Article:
The Pan-German Business Climate Index hit 117.5, a record high since unification
Treasury prices fell on Wednesday, pushing yields higher, as U.S. bond markets took their cue from European bonds after strong economic data out of Germany gave further evidence that eurozone growth was gathering pace.
Financial markets are set for an early close at 2 p.m. Eastern on Friday (http://www.marketwatch.com/story/black-friday-which-markets-are-closing-early-2017-11-24). Stock and bond markets were closed Thursday for the Thanksgiving Day holiday.
What are Treasury yields doing?
The 10-year benchmark Treasury note yield rose 1.3 basis point to 2.331%. The 2-year note yield was up a basis point to 1.740%. The 30-year bond yield fell 1.5 basis point to 2.755%.
What's driving the market?
The Pan-German Business Climate Index climbed to 117.5, a record high since the unification of East and West Germany in 1990. This followed a composite measure of the eurozone purchasing manager's index that surpassed economists' expectations.
See: Eurozone business 'booming' as PMIs jump (http://www.marketwatch.com/story/eurozone-business-booming-as-pmis-jump-2017-11-23)
The raft of solid economic data has raised the outlook that the European Central Bank will end its bond purchases next September. ECB President Mario Draghi has insisted, however, that its bond-buying remained open-ended. Whether September marks the effective end-date for the ECB's quantitative easing matters to U.S. investors as the ECB has said rate hikes will only follow once its asset purchases are ended.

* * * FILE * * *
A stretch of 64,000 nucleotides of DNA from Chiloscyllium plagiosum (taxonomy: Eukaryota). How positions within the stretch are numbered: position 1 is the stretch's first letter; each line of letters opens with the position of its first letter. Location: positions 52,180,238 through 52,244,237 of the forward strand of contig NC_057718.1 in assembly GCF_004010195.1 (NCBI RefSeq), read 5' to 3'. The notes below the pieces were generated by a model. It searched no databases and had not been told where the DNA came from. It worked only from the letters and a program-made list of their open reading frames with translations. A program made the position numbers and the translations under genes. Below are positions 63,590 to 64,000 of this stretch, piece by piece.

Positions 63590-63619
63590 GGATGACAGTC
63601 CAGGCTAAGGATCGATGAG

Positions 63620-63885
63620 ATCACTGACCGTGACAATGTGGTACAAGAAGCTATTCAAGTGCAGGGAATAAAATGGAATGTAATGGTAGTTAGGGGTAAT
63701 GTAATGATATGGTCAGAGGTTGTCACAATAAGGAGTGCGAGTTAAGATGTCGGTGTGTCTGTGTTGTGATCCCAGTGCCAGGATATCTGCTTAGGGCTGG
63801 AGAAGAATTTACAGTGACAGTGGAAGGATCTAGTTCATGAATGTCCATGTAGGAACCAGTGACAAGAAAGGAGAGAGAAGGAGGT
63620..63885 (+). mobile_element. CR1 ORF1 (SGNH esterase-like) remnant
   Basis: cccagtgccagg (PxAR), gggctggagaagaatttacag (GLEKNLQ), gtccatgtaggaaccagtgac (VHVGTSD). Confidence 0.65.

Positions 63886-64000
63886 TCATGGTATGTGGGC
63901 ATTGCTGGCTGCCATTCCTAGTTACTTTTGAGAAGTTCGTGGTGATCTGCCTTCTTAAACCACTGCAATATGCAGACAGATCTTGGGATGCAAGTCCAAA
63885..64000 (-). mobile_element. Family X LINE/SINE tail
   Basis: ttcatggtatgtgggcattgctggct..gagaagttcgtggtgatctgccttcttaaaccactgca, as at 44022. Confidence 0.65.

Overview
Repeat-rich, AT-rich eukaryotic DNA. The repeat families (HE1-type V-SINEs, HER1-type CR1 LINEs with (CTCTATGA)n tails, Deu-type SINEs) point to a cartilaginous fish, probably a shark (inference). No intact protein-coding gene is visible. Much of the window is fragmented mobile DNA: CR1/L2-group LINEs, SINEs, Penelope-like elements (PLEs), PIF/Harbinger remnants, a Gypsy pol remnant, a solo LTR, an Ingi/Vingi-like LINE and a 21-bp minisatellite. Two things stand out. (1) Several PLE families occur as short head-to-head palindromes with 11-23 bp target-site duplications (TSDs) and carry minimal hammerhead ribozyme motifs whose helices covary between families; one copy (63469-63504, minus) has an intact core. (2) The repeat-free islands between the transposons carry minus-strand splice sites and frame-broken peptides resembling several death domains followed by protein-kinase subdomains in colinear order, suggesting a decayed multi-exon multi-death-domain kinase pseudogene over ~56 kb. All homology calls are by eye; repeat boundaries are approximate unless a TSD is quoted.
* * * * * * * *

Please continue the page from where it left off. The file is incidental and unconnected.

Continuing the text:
European rates tend to move in tandem with U.S. Treasury yields as investors will take advantage of growing differences in cross-country interest rates, keeping any widening yield gaps in check.
What did market participants say?
"Amid solid growth momentum and subdued inflationary pressure, we expect the ECB to remain on a gradual monetary policy normalization path," said strategists at UBS.
What else is on investors' radar?
The minutes of the ECB's October meeting, published on Thursday, showed some officials remained leery of keeping its bond-buying program open-ended as it would give the impression to market participants that its asset purchases might chug along beyond next September.
Read: ECB officials are at odds over end date for QE (http://www.marketwatch.com/story/ecb-officials-are-at-odds-over-end-date-for-qe-2017-11-23)
At the meeting, the ECB said it would taper its monthly bond purchases by half to EUR30 million ($35.69 million) from January to September, but that it retained the option of extending the program further if needed.
How are other assets doing?
The German 10-year yield is up a basis point to 0.360%, while the French 10-year government bond yield was up a basis point to 0.700%. Analysts blamed the lull in trading conditions over the Thanksgiving period for the lack of a stronger selloff in the wake of the eurozone's strong economic data.
(END) Dow Jones Newswires
November 24, 2017 09:25 ET (14:25 GMT)